I thought we already knew this, or at least knew the basics of it — defense analysts at Centcom were apparently pressured by their superiors to take a rosier view of the progress against ISIS than was actually warranted. Who precisely wanted the books cooked to suggest things were going well is the key question, which this story doesn’t answer.

Great thinking, though, by the guilty parties in lying to the public about a jihadi threat, knowing that one major attack in the west would destroy their credibility instantly.

Analysts at U.S. Central Command were pressured to ease off negative assessments about the Islamic State threat and were even told in an email to “cut it out,” Fox News has learned – as an investigation expands into whether intelligence reports were altered to present a more positive picture.  

Fox News is told by a source close to the CENTCOM analysts that the pressure on them included at least two emails saying they needed to “cut it out” and “toe the line.”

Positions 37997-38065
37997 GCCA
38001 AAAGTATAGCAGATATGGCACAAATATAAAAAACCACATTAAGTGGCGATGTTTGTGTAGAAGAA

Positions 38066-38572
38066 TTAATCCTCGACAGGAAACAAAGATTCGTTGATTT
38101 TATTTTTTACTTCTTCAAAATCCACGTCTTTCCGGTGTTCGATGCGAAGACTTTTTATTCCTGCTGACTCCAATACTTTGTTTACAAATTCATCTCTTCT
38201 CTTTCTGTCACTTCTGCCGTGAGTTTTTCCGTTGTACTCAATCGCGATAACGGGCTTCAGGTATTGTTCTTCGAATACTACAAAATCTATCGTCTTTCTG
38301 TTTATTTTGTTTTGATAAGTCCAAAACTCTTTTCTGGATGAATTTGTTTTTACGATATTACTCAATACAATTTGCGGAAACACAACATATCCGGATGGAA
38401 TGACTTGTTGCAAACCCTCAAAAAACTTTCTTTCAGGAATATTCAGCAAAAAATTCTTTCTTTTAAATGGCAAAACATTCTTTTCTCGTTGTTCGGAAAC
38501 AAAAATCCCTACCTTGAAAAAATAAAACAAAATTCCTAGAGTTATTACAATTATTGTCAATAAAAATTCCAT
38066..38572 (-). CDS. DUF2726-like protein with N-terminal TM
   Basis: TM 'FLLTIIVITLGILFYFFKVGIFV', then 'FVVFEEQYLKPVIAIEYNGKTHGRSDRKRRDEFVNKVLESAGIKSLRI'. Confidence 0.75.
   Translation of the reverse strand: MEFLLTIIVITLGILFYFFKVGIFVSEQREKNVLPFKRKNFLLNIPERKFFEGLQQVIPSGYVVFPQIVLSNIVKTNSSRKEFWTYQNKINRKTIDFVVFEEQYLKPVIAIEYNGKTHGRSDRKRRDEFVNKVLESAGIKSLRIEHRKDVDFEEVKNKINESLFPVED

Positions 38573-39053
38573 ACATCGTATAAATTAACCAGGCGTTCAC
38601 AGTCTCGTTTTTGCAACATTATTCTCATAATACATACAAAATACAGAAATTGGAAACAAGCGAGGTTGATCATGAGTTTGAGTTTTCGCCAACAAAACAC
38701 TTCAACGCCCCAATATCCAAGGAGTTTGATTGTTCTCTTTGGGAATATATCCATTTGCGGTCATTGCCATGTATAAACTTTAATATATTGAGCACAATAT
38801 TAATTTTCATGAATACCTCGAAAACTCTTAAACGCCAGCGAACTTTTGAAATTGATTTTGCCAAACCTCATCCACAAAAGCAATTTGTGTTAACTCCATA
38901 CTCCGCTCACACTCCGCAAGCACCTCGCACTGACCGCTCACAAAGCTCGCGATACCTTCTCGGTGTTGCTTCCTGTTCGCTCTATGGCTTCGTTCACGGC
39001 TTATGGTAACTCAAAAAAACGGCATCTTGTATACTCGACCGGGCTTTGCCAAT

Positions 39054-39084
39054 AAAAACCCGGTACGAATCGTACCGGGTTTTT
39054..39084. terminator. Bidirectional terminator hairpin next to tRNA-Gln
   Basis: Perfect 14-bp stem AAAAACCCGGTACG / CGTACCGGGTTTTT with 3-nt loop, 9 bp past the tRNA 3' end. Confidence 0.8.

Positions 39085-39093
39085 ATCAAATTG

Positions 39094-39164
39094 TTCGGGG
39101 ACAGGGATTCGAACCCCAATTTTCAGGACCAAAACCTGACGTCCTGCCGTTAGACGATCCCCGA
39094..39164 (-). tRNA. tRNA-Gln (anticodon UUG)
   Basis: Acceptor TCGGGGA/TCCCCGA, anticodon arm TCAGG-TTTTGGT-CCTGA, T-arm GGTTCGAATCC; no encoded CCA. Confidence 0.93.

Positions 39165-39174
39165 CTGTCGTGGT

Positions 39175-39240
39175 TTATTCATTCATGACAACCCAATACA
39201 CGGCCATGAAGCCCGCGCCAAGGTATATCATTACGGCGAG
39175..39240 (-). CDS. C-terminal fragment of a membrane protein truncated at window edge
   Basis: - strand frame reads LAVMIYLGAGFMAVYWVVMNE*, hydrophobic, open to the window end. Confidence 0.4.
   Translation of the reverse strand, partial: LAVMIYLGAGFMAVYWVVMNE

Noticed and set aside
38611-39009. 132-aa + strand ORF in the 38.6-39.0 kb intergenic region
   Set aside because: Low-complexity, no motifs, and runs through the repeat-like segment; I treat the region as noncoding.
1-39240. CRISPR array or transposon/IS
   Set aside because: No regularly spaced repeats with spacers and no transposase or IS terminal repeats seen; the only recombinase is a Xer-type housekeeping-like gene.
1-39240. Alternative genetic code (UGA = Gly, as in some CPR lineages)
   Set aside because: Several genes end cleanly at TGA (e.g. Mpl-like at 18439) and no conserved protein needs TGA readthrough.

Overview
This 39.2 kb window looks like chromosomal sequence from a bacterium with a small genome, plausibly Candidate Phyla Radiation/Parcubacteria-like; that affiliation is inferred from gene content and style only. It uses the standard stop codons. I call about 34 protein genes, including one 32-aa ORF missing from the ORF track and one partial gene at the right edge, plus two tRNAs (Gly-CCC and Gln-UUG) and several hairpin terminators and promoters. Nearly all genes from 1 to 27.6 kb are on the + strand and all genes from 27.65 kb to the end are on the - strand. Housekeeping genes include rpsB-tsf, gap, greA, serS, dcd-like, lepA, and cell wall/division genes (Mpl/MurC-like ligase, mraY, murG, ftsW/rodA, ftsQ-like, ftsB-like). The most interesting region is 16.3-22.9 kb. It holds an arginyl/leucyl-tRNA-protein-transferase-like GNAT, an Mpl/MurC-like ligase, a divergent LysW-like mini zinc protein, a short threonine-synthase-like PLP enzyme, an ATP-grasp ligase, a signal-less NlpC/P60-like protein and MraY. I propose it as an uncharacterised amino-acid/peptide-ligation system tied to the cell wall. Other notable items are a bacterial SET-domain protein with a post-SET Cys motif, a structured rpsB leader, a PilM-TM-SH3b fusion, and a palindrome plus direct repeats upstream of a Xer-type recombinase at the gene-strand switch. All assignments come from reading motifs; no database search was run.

Separately, a former Pentagon official told Fox News there apparently was an attempt to destroy the communications. The Pentagon official said the email warnings were “not well received” by the analysts…

Among the complaints is that after the U.S. air campaign started in August 2014, the metrics to measure progress changed. They were modified to use measures such as the number of sorties and body counts — a metric not used since the Vietnam War — to paint a more positive picture.

“The cancer was within the senior level of the intelligence command,” one analyst told the Daily Beast in September. But why was the intelligence command so eager to tweak the data? Another Daily Beast story, this one from August, suggested an answer: